April 1, 2001
As you heard the Gospel Story about Jesus in Bethany after Lazarus had been raised from the dead, I hope you heard at least two things which are not April Fool's jokes:
1. Jesus was anointed in anticipation of his death.
You may remember back on Ash Wednesday how we received the imposition of ashes on our forehead with the words, "From dust you have come; to dust you shall return. GOD loves you." The base that allowed those ashes to stick to us was oil.
We, also, have been anointed in anticipation of our death.
Today we have a blessing of the vial of oil which sits on the altar Sunday by Sunday. In that blessing we will use the blessed oil all year long for those who would call for its use in their life.
Some may call for an anointing for healing, as the early Christians did in the book of James. Some may call for an anointing to affirm a change in their spiritual life, some moment of forgiveness or conversion or call into or out of a particular ministry.
I trust you will know that as Jesus' sister or brother you have a claim upon the presence of GOD through the ancient symbol of oil. Be bold to claim your inheritance.
As you come to communion there will be an opportunity to receive an anointing with oil. You can hold out the back of your hand to receive an anointing to remind you that even though Jesus' hands were pierced in death, his hands are still powerful in resurrection. Or, you can indicate you would like to be anointed on your brow to remind you that when our minds are transformed by love we are new creatures in Christ. Or, it will be alright to let an anointing pass you by by not holding out your hand or indicating your forehead. Perhaps you will be ready another time to receive this means of grace.
2. Jesus speaks of the poor always being with us.
That is not a prediction judging and condemning some to be poor. It is not an affirmation of the state of poverty. It is a recognition that in life there are times when we need to be about the business of honoring GOD and honoring the GOD present in each person's life. In light of what Jesus says in so many other places, it is not an avoidance of doing something about those in poverty.
As you know being poor financially and being poor spiritually are related to one another. To be financially poor in our culture brings with it a lower status and a sense of not being good enough, which is a spiritual issue. To be spiritually poor in our culture brings with it either a sense of entitlement to lord it over someone else for any number of reasons or a sense of never having enough, even if one's resources total to a very pretty penny.
The poor we have with us and some of you, this morning, may be feeling poor financially or poor spiritually. Hear this prayer for you. "Gracious GOD, touch the lives of each one of us that those of us who have little will not have too little and we will always be able to thank you for life and be able to help another. Amen."
There is still a serious question hanging about in regard to what we will do about the reality of those in our midst who are poor. While there are food banks to fill and Salvation Army Good News Programs to support, there is also a need to be conscious about being in prayer for those who are in need, whether that need be financial or spiritual.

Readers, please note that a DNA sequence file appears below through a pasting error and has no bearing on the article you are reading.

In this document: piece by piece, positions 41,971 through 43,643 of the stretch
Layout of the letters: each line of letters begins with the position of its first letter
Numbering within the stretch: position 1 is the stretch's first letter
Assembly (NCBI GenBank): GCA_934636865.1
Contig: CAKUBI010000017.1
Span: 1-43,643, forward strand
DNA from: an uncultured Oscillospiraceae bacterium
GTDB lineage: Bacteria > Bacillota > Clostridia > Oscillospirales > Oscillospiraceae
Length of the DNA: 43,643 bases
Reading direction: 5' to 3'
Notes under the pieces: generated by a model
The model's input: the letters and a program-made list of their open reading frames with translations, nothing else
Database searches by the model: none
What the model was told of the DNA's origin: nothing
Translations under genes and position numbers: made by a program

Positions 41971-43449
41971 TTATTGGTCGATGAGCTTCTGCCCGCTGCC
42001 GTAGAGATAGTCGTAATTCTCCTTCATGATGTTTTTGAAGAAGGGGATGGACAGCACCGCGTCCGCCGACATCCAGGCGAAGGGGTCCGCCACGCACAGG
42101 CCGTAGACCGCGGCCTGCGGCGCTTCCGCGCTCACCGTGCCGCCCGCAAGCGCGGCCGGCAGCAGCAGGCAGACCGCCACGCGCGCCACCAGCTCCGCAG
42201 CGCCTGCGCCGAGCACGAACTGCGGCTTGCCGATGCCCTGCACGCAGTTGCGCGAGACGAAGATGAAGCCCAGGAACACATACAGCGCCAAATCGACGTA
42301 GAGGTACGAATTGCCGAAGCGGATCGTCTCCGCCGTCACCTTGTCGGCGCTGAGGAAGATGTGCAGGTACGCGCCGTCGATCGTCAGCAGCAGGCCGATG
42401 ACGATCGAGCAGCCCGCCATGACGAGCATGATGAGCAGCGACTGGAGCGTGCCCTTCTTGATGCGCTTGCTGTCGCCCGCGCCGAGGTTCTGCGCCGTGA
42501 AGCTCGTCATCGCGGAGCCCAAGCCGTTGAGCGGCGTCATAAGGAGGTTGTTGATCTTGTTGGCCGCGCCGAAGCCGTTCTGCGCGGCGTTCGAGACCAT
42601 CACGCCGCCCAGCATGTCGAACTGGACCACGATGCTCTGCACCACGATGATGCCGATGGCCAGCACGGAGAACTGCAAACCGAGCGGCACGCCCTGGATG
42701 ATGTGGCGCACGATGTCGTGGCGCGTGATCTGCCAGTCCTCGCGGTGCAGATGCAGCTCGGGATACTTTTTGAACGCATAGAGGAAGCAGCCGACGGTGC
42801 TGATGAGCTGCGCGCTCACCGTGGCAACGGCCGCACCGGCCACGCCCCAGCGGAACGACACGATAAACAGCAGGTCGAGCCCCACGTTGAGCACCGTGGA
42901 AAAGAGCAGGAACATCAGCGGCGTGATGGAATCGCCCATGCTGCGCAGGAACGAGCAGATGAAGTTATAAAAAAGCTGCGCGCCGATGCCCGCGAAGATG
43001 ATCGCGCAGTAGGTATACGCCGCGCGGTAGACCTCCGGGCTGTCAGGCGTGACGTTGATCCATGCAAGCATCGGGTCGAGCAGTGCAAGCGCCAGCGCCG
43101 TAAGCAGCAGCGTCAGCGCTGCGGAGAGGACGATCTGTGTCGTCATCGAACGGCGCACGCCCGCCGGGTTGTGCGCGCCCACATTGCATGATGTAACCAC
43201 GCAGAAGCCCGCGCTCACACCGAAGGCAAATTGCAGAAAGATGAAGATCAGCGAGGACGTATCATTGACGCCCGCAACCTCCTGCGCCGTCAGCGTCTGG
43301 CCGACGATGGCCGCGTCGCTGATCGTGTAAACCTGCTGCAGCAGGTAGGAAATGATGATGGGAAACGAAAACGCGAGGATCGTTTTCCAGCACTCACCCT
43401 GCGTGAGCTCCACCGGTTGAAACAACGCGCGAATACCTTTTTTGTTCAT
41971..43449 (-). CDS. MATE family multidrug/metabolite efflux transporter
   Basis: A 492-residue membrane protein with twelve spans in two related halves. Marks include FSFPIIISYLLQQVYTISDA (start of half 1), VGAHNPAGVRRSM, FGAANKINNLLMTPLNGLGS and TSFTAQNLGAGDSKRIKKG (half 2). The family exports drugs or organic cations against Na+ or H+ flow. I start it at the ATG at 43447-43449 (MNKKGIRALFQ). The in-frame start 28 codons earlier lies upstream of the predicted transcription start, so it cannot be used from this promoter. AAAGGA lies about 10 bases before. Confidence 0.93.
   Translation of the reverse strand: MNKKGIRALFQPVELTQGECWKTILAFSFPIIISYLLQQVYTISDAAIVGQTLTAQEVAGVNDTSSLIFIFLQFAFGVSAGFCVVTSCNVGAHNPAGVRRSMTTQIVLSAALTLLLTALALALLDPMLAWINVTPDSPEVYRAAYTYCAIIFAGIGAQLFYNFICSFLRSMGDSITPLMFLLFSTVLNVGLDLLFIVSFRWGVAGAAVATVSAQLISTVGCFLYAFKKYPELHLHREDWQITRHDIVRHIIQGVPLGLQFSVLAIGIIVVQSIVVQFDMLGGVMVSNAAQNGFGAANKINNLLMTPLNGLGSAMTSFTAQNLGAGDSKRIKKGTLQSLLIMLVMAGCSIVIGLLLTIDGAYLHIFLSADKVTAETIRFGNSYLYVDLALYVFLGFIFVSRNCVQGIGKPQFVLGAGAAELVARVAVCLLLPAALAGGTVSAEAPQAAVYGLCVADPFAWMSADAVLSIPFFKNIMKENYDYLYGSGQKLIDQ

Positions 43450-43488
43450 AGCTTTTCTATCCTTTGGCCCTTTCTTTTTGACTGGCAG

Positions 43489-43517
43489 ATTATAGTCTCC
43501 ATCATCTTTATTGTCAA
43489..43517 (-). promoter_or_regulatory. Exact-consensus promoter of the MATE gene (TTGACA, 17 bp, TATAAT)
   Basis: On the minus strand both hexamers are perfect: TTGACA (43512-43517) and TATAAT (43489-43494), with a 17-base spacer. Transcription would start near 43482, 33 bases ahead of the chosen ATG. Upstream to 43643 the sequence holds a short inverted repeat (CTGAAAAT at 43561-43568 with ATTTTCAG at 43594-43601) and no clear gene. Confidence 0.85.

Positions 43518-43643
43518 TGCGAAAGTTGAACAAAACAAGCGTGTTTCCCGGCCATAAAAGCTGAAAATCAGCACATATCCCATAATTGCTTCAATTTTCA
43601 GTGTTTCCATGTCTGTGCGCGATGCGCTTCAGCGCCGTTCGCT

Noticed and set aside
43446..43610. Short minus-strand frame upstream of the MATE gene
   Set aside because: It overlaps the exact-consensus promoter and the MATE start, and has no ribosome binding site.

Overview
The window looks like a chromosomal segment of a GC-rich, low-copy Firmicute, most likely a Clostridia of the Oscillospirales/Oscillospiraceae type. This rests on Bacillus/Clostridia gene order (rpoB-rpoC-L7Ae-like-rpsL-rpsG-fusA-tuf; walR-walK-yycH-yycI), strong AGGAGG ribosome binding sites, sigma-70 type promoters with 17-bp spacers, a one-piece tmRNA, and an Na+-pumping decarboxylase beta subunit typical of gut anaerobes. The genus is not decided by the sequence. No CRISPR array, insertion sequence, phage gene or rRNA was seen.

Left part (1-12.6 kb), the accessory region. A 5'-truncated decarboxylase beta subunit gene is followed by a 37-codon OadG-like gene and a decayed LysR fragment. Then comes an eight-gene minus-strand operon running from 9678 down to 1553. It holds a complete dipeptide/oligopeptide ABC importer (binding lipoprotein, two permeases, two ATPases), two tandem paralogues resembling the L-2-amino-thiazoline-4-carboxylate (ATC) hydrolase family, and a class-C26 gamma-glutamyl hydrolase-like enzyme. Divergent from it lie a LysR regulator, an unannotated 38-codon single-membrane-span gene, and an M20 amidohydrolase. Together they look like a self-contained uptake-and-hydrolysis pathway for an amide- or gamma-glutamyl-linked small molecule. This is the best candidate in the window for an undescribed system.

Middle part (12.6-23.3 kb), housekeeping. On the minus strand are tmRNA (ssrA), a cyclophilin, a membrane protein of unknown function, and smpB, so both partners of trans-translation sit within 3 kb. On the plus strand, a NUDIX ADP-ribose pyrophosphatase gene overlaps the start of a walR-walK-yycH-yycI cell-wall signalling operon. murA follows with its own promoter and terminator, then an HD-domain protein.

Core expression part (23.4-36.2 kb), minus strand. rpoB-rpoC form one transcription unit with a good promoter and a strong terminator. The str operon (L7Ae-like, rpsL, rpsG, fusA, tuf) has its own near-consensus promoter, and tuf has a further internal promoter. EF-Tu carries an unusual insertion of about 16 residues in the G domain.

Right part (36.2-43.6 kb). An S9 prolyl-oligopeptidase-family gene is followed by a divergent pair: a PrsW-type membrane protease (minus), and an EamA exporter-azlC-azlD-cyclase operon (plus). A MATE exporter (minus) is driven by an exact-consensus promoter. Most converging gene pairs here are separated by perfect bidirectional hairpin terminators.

I have had a page from our local phone book handed out to you. I am sure that someone, or more than one person, has a very specific need to be filled in their life. Even if we don't know what the need is, we can still be in prayer for them.
I am asking you to use this telephone listing as a focus for your prayers this next week. Simply open your prayer time by asking GOD to make you sensitive to the need of people. Then read the first or next forty names on the page and lift the best prayer you can for them.
Someone on that list will undoubtedly need your prayer support that day. If you come across someone's name you know it would be helpful if you were to give them a call and find out if there is a specific issue in their life for which you might pray that day.
If we have 80 people here this morning who would be willing to follow through on this we will be intentionally praying for the improvement in the lives of 3,200 people and businesses in our community. We believe that prayer changes things and it will be good to know that you are helping to change things for the better.
You might pray that if anyone on your list for the day is struggling financially that they will be blessed or if they are struggling in their spirit to be a better person that they would be blessed in that work.
Probably there will be someone you will be praying for this week who has to make a decision about whether they can afford to keep their phone. Probably you will pray for someone who has had a recent death experience in their life. Probably you will pray for someone who has a serious depression or thoughts of suicide.
May your prayer be thoughtful and strong.
If you are diligent in this work for the poor and poor in spirit we have among us I believe you will find a blessing for yourself.
So, there are the two things I hope you heard in the Bible this morning - anointing is not just for Jesus, but for you and you can do something about the poor and poor in spirit through your prayers.
In receiving an anointing and in praying for others we invite GOD to give us Jesus' courage and resurrection and invite GOD to give us peace of mind in the midst of our own poverty and the way our culture pushes certain people into poverty.
Copyright 2001. Wesley White, Pastor of St. Luke's United Methodist Church. 1022 Caledonia Street, La Crosse, WI 54603.